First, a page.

The other big-picture opportunity for clubs is the continued blurring of the Home-Work-Play segmentation of prior generations. Technology and economics paved the way for a work-anytime-from-anywhere life and Covid-19 will push companies and people further down the path to a truly flexible lifestyle. This has the potential to allow them to spend more time at the club, especially if clubs respond in kind with workspaces, a great cup of coffee and high speed internet. These two factors – an increase in the number of middle agers and a 5G world – spell big opportunities for clubs. Those clubs focused on building community and serving families in a fun, fitness-forward environment will be clear winners.

The confluence of near-term Covid-induced impacts and longer term demographic and lifestyle forces make this an opportune time for clubs to Refresh and Reset their strategy. Many clubs made significant errors in judgement during the 2007-09 financial meltdown that must be avoided this time around. Knee-jerk cuts in initiation fees, dues or services/programs led to poor outcomes for many of them. While clearly important to have control of the business model during a recession, going into a defensive shell does more to drive away members who can and will support the club than it does to attract marginal players.

The key to knowing the difference between responsible belt-tightening and cuts that undermine value is to have a clear understanding of the broad national trends in society, accurate information on the state of your marketplace and data and insight on the needs and desires of your members. Leaders must understand the real drivers of their club’s member experience and the facilities, programs and services driving this experience must always pass the test for any successful club. Do they possess inherent quality? Are they consistently presented and delivered? Do they represent a good value?

 

What McMahon Thinks

We are busy conducting research among members and club leaders to identify both the short and longer term changes in member behavior and joining decisions and how they will impact clubs. There is clearly more to come as we emerge from the Great Cessation. In the meantime, we strongly encourage club leaders not to make short term changes that conflict with their club’s core values and longer-term aspirations. These watershed events tend to create a world of winners and losers. If we can help you gain clarity on the difference, please give us a call.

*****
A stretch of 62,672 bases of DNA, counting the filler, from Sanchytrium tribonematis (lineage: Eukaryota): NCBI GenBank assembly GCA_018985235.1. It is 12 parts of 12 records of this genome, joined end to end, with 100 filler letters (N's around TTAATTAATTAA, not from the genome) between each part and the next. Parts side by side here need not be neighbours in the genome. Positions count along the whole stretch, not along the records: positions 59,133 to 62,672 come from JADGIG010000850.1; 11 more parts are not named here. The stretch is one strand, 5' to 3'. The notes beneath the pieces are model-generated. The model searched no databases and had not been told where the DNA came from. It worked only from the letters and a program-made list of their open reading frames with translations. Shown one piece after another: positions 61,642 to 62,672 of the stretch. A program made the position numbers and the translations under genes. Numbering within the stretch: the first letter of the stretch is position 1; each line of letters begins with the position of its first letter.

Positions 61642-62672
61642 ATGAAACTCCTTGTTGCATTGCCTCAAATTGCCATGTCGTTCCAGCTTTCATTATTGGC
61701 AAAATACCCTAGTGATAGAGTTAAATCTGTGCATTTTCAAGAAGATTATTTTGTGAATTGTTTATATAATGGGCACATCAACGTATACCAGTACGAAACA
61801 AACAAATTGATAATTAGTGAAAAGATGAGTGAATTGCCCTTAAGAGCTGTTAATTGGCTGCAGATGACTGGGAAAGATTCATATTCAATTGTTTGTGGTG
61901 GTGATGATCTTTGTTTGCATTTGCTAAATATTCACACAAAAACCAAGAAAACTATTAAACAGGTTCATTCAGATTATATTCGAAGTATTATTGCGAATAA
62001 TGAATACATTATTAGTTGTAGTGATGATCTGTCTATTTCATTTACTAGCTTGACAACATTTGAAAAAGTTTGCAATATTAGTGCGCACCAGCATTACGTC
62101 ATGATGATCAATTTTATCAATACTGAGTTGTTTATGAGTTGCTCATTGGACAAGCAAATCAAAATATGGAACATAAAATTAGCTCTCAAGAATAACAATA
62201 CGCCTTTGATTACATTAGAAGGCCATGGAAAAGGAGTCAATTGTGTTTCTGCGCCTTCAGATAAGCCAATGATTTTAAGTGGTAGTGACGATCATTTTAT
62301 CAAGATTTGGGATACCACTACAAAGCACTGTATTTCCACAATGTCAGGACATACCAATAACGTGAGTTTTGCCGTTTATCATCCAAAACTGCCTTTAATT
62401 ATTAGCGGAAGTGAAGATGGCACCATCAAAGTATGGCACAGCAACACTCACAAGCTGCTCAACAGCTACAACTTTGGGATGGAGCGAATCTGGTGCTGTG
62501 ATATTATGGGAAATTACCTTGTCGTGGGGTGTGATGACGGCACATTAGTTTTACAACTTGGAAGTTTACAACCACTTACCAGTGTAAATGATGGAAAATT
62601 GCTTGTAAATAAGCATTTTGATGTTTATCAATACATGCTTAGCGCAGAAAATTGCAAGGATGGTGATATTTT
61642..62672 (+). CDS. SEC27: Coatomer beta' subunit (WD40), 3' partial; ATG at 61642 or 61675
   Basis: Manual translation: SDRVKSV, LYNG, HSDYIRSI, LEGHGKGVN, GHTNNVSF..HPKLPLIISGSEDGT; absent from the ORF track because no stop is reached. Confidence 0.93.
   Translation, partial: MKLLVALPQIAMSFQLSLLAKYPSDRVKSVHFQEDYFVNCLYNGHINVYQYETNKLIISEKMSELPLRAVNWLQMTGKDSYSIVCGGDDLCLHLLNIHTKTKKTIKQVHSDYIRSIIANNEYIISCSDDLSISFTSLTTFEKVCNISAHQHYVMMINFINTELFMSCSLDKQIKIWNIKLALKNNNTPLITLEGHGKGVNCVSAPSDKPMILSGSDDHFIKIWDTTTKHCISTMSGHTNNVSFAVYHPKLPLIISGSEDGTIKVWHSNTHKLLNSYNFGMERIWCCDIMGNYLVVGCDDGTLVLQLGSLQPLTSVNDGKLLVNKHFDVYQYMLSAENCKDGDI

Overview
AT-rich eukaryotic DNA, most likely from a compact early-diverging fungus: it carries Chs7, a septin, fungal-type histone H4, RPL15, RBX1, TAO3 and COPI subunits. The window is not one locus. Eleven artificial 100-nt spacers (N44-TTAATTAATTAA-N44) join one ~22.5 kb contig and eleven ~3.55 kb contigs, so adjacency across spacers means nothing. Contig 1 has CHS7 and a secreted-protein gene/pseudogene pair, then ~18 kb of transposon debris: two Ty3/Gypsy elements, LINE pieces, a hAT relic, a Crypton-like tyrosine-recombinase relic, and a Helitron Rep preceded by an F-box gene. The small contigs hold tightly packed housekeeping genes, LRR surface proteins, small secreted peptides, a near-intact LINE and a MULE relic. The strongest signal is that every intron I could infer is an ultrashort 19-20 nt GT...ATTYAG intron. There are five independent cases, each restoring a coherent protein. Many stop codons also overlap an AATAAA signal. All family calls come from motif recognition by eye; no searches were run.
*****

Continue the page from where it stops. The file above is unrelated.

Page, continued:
Sincerely,
Frank Vain – McMahon Group President
Share This Article

About Frank Vain

President

Mr. Vain provides consulting and planning services to private clubs throughout North America and Asia. Through use of specialized services including membership surveys, strategic planning, operational analysis and facility long range planning, Frank assists clubs in developing individualized strategies for their unique situations.

Mr. Vain joined McMahon Group in 1988 and has more than forty years of experience in the management and development of hospitality properties including private clubs, athletic clubs, resorts and restaurants. Frank is a Past President of The Country Club of St. Albans, an 800-member, 36-hole country club located in Missouri and he is the former owner of Concord Sports Club, a 1,700-member family athletic club in St. Louis. Frank was elected to the Board of the National Club Association in 2011 and served as Chairman in 2018-19.

Mr. Vain is a native of Philadelphia and a graduate of Franklin & Marshall College, Lancaster, Pennsylvania. He is a featured speaker at the annual Club Managers Association of America World Conference, National Club Association National and Regional Conferences, Major Golf Associations and at regional chapter meetings of club managers and leaders.

He has written numerous articles that have been published in Club ManagementClub Director andBoardRoom magazines. Frank was named the Gary Player Club Educator of the Year for 2012 and 2015 by BoardRoom magazine. He is the co-author of McMahon’s Club Trends®, a recognized industry benchmark on the trends and issues affecting private clubs.

More articles by Frank Vain
Originally published in: